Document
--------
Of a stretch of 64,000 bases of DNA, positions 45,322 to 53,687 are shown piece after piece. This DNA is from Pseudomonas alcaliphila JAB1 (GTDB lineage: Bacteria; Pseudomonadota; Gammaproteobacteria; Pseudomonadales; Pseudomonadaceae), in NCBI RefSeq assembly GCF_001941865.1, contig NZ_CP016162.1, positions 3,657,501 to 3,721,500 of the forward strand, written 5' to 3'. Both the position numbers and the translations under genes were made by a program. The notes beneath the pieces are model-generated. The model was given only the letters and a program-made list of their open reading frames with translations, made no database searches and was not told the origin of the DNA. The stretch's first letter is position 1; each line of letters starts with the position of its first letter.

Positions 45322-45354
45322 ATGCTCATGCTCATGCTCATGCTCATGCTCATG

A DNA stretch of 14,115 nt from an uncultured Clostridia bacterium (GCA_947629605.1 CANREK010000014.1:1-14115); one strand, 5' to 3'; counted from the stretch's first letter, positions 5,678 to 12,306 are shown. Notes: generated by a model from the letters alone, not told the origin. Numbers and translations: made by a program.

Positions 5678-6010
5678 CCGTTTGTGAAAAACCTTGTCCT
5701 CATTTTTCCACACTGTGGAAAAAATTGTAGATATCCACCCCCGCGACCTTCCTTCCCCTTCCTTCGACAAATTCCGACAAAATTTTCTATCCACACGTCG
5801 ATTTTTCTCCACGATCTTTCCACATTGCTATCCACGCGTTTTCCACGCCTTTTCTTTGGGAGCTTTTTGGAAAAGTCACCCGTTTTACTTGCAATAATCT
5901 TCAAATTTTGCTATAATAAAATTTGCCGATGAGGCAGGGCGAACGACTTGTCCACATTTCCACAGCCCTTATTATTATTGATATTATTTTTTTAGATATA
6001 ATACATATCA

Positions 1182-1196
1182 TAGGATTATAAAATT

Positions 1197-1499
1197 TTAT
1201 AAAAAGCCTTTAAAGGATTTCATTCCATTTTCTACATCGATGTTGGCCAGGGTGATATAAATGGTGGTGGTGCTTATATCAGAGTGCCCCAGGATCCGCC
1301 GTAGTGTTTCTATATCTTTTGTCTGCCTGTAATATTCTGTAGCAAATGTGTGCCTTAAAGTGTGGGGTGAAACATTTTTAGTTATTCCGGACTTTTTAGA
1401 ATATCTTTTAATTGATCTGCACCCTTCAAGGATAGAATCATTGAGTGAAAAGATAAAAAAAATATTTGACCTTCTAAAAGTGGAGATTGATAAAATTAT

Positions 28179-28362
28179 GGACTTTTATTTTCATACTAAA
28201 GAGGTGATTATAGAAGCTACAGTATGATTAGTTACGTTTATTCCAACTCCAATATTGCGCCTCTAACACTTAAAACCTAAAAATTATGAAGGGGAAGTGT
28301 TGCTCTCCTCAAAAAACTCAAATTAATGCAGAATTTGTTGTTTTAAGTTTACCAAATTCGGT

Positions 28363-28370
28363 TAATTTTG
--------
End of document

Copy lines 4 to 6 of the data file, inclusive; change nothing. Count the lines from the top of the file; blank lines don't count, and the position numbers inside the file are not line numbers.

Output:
A DNA stretch of 14,115 nt from an uncultured Clostridia bacterium (GCA_947629605.1 CANREK010000014.1:1-14115); one strand, 5' to 3'; counted from the stretch's first letter, positions 5,678 to 12,306 are shown. Notes: generated by a model from the letters alone, not told the origin. Numbers and translations: made by a program.

Positions 5678-6010
5678 CCGTTTGTGAAAAACCTTGTCCT